My buddy Rick has been smoking weed for a long time, and he only smokes indica flower. Why, you might be asking yourself. Well, to be completely honest, I’m not totally sure. When we hang out we drink beers, and over the 15+ years I’ve known him we’ve never talked about the reasons for his weed preferences.
With this article, not only do we seek to answer the Rick riddle without asking him directly (what fun would that be), but we also hope it serves as a useful guide for people wanting to learn more about their cannabis options, particularly indicas.
What this article does NOT cover: the scientific controversy regarding the taxonomic classification of cannabis. We’ll leave that to the folks in lab coats and fancy quotes.
Instead, this article covers what indica flower means in practice, i.e. what this type of cannabis means to growers, retailers, and consumers.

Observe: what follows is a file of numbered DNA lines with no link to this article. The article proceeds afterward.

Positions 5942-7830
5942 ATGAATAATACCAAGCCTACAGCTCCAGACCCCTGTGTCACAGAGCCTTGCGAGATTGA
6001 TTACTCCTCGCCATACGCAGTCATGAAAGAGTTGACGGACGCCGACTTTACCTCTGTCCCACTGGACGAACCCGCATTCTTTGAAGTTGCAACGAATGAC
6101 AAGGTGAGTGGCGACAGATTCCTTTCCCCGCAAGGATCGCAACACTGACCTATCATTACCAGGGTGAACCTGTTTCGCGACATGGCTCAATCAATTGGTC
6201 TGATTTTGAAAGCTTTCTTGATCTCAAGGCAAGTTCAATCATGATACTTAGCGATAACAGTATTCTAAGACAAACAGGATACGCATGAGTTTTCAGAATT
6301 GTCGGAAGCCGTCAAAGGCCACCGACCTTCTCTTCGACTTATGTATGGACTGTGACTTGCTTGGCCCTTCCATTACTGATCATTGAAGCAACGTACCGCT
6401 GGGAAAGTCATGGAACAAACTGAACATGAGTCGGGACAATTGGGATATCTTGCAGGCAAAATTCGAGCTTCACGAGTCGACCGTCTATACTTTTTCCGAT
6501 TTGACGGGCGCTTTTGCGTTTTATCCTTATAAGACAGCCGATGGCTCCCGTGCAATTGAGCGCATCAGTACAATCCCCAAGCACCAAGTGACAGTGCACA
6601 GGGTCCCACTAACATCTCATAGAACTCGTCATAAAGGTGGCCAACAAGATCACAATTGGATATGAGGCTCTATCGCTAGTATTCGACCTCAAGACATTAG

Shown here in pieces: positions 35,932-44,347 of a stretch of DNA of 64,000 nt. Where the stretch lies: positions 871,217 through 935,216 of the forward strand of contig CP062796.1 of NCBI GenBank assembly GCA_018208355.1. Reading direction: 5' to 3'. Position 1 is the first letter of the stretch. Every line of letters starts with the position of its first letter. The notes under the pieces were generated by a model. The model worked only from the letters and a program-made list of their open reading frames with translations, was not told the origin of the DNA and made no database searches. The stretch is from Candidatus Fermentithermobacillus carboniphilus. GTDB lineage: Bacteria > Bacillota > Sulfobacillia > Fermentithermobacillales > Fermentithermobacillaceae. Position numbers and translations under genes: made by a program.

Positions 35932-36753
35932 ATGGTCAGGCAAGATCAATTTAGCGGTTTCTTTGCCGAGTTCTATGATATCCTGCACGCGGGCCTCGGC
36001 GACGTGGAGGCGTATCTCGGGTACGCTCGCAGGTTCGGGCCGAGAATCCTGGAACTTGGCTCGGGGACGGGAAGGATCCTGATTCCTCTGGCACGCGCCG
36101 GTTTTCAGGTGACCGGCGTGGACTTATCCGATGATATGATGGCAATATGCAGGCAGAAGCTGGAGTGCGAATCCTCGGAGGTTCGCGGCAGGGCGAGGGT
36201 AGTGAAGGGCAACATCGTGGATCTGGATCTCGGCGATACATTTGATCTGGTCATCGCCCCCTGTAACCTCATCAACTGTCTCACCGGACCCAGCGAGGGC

Specifically, this article touches on the following topics:
Before diving in, however, what a lousy historian I’d be if we didn’t start from the beginning.
The naming of indica stems from the Enlightenment and is credited to French biologist JeanBaptiste Lamark.
In his 1785 Encyclopédie méthodique, Lamark proposed a new species of cannabis based on the samples he had received from India, from his friend Pierre Sonnerat, the French naturalist.
Lamark provided a botanical description of how indica differed from European sativa, in stem, leaf, and sexual organs.
He also described the psychoactive effects resulting from consuming the indica plant, stating:
“The principal effect of this plant consists of going to the head, disrupting the brain, where it produces a sort of drunkenness that makes one forget ones [sic] sorrows, and produces a strong gaiety.”